Hello, first let me say that I am sorry for what you are going through, and I hope this will help you get it worked out.
The short answer to your question is: 7 days if you sent the written request for repairs in writing by certified mail, or two periods of 7 days after you sent two written requests for repair to your landlord by any other means (regular mail, online portal, text message, or email).
The statute at issue for repair requests that concern your health and safety is Texas Property Code Sec. 92.056. What this statute requires a tenant to do is put in one written request for repair by certified mail, or two requests (both in writing if your lease requires repair requests to be in writing, or the second in writing if your lease is silent on this issue). After each notice for repair goes in to your landlord, the law allows the landlord a period of 7 days in which to "diligently" try to repair the health and safety condition. These requests for repair you send in must each be sent on days when your rent is paid to current. If you owe rent on the day you send the notice, then you are not entitled to repair within 7 days of that notice, and you will need to pay the rent, and send the notice again. If your landlord does not make diligent effort to repair the health and safety condition during the first period of 7 days after the first notice, you will need to send a 2nd notice on or after that 7th day AFTER the day your first notice was delivered, unless you sent the first notice by certified mail. In addition, the condition you are complaining of cannot have been caused by you, your occupants or guests (i.e. from flushing improper things, draining grease from cooking into the pipes, etc.)
If you sent the appropriate amount of notices in writing, if your notices were sent on days when your rent was paid in full, if the notices were sent about an issue that affects your health and safety, and if the landlord failed to make diligent repairs within 7 days of your notices, AND if you did not cause the damage you are complaining of, the expressly says that you are likely entitled to the following things:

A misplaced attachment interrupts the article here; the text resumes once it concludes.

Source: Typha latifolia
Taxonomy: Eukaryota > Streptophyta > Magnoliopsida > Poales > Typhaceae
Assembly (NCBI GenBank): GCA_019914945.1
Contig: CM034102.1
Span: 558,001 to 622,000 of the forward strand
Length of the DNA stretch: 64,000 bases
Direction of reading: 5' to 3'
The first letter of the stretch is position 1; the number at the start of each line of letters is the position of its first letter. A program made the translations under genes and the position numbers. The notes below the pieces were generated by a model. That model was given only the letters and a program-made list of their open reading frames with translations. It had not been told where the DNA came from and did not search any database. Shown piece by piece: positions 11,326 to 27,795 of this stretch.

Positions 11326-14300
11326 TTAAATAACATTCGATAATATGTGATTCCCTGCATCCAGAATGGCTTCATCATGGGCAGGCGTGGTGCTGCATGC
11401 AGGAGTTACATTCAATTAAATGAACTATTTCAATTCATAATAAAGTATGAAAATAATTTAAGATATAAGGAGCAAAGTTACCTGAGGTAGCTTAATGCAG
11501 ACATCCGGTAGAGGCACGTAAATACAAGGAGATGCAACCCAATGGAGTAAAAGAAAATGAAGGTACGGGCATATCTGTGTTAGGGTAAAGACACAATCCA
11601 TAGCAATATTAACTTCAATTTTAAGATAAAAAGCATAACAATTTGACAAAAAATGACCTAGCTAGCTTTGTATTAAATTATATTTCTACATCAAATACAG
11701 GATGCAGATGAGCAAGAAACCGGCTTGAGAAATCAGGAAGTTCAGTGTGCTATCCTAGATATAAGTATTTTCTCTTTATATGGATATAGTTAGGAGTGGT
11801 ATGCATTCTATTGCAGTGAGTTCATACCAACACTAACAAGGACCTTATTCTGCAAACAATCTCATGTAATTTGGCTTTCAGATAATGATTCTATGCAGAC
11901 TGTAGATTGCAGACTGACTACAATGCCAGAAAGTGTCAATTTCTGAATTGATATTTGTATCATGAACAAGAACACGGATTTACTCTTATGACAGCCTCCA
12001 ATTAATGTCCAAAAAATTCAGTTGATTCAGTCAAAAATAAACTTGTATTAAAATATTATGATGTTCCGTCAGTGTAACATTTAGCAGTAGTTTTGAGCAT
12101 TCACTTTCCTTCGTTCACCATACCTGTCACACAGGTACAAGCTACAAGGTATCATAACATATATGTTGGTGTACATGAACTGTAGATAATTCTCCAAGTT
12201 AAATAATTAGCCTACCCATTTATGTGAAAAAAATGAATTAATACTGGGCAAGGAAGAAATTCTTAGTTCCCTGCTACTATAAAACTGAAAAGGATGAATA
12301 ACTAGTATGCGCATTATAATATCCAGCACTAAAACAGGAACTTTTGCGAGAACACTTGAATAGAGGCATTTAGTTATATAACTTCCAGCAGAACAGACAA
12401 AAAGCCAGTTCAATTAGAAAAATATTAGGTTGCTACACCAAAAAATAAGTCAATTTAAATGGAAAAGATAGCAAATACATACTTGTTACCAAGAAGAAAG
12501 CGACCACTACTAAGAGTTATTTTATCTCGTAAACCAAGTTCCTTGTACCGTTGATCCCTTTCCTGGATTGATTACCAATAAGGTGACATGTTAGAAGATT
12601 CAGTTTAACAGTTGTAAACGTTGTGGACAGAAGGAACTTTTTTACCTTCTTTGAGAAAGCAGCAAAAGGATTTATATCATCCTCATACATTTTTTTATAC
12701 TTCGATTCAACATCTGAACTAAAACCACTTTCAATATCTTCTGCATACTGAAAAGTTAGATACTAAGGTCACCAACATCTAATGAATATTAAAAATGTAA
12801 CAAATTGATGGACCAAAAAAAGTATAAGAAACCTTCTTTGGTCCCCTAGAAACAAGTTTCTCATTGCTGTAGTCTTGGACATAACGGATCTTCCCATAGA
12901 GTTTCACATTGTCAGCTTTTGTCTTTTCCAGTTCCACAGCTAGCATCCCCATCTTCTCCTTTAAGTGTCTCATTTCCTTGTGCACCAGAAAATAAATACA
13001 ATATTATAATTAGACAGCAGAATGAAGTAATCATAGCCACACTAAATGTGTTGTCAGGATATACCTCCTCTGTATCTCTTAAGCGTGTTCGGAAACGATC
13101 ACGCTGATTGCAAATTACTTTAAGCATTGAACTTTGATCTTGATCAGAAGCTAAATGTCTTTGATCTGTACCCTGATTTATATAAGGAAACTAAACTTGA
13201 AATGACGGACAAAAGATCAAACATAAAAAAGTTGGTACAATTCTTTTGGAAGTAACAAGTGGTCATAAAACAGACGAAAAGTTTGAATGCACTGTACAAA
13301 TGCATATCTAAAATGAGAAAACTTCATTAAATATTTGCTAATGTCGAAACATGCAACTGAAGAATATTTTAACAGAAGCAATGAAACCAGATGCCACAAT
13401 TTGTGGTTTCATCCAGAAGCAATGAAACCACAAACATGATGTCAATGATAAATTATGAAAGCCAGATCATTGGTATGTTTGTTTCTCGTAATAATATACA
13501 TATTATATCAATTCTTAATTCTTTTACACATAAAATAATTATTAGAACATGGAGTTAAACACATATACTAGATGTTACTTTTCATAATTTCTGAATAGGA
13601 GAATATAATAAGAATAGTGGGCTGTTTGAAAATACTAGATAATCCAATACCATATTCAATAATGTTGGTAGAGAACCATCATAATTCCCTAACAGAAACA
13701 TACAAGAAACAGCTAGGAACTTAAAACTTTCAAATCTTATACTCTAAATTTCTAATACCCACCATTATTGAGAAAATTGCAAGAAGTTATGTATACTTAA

"(e) Except as provided in Subsection (f), a tenant to whom a landlord is liable under Subsection (b) of this section may:
(1) terminate the lease;
(2) have the condition repaired or remedied according to Section 92.0561;
(3) deduct from the tenant's rent, without necessity of judicial action, the cost of the repair or remedy according to Section 92.0561; and
(4) obtain judicial remedies according to Section 92.0563."
You can access this text here: https://statutes.capitol.texas.gov/SOTWDocs/PR/htm/PR.92.htm
In addition, the law lays out that the remedies under section 4 above are as follows:
"Sec. 92.0563. TENANT'S JUDICIAL REMEDIES. (a) A tenant's judicial remedies under Section 92.056 shall include:
(1) an order directing the landlord to take reasonable action to repair or remedy the condition;
(2) an order reducing the tenant's rent, from the date of the first repair notice, in proportion to the reduced rental value resulting from the condition until the condition is repaired or remedied;
(3) a judgment against the landlord for a civil penalty of one month's rent plus $500;
(4) a judgment against the landlord for the amount of the tenant's actual damages; and
(5) court costs and attorney's fees, excluding any attorney's fees for a cause of action for damages relating to a personal injury."
If you are within city limits, I would call local code enforcement as well. See this link for a deeper explanation: https://www.loom.com/share/ae1ff4ef943f479db8453ebfc4a7543c
Under the Texas Property Code, at Section 92.104, a landlord cannot make deductions from a security deposit for items of normal wear and tear. It states that a landlord can only make deductions "for which the tenant is legally liable under the lease or as a result of breaching the lease." This means that your lease needs to state that you are liable for these kinds of damages, in order to charge you for them, but, in addition to that, (and even if your lease states that you are liable) there are certain kinds of damages that a landlord is still legally prohibited from deducting from your security or pet deposit, and those are normal wear and tear.